Study objectives: Obstructive sleep apnea (OSA) is associated with nocturnal angina and ST-segment depression, which are relieved by treatment with continuous positive airway pressure (CPAP). We tested the hypothesis that severe nocturnal hypoxia in patients with OSA causes myocyte necrosis as evidenced by increases in cardiac troponin T.
Design: Prospective cohort study.
Setting: Cardiovascular physiology and sleep research laboratory.
Participants: Fifteen male volunteers with coronary artery disease (CAD) and moderate or severe OSA (apnea-hypopnea index [AHI] > 15).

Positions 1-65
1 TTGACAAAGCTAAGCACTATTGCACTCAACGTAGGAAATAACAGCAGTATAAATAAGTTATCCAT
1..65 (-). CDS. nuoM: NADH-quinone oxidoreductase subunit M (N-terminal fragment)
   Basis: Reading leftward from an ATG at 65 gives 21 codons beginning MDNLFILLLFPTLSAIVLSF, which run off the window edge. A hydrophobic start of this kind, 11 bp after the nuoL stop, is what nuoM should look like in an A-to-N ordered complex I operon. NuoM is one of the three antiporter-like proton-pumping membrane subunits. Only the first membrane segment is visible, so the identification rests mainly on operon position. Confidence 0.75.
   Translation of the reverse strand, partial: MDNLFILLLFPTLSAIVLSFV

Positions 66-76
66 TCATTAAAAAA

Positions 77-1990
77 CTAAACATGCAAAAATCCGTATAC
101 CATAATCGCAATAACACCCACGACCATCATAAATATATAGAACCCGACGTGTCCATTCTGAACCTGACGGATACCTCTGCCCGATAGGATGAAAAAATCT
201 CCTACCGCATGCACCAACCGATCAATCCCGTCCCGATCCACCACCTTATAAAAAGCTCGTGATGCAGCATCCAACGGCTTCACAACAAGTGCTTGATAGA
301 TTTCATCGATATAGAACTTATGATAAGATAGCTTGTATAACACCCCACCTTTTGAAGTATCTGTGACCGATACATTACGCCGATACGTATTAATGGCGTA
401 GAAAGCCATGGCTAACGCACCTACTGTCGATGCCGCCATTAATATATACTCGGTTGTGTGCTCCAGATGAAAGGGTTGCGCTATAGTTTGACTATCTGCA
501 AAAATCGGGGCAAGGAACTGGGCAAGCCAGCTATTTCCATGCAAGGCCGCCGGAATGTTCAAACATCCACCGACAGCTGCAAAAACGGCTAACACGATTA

Measurements and results: Polysomnography and measurement of serum cardiac troponin T before sleep, after 4 h of untreated OSA, and in the morning after 4 h of treatment with CPAP. The mean AHI for the group was 41 (SD 16), and the mean oxygen saturation nadir during sleep was 83% (SD 8%). All measurements of cardiac troponin T were < 0.010 ng/mL.
Conclusions: Despite the fact that some patients with OSA may experience nocturnal ischemia, this study shows that patients with severe OSA and coexisting CAD do not have nightly episodes of myocardial injury detectable by the current-generation cardiac troponin T assay.